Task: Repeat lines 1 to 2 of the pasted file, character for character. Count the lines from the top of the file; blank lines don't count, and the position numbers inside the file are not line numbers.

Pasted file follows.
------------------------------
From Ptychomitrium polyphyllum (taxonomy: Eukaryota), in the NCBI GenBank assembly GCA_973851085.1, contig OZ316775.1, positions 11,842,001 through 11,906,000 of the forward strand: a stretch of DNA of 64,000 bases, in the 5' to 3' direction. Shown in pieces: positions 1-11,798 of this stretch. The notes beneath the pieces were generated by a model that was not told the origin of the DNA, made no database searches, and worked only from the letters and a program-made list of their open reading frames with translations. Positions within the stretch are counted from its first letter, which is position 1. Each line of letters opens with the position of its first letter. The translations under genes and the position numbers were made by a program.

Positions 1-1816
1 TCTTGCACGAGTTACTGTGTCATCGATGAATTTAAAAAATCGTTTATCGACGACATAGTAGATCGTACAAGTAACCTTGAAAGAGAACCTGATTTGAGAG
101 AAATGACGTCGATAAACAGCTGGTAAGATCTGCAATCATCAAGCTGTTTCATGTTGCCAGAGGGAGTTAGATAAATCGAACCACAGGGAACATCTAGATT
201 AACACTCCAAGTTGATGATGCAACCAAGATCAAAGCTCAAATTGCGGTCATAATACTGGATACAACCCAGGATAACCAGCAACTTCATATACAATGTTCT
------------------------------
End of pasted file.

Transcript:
From Ptychomitrium polyphyllum (taxonomy: Eukaryota), in the NCBI GenBank assembly GCA_973851085.1, contig OZ316775.1, positions 11,842,001 through 11,906,000 of the forward strand: a stretch of DNA of 64,000 bases, in the 5' to 3' direction. Shown in pieces: positions 1-11,798 of this stretch. The notes beneath the pieces were generated by a model that was not told the origin of the DNA, made no database searches, and worked only from the letters and a program-made list of their open reading frames with translations. Positions within the stretch are counted from its first letter, which is position 1. Each line of letters opens with the position of its first letter. The translations under genes and the position numbers were made by a program.

Positions 1-1816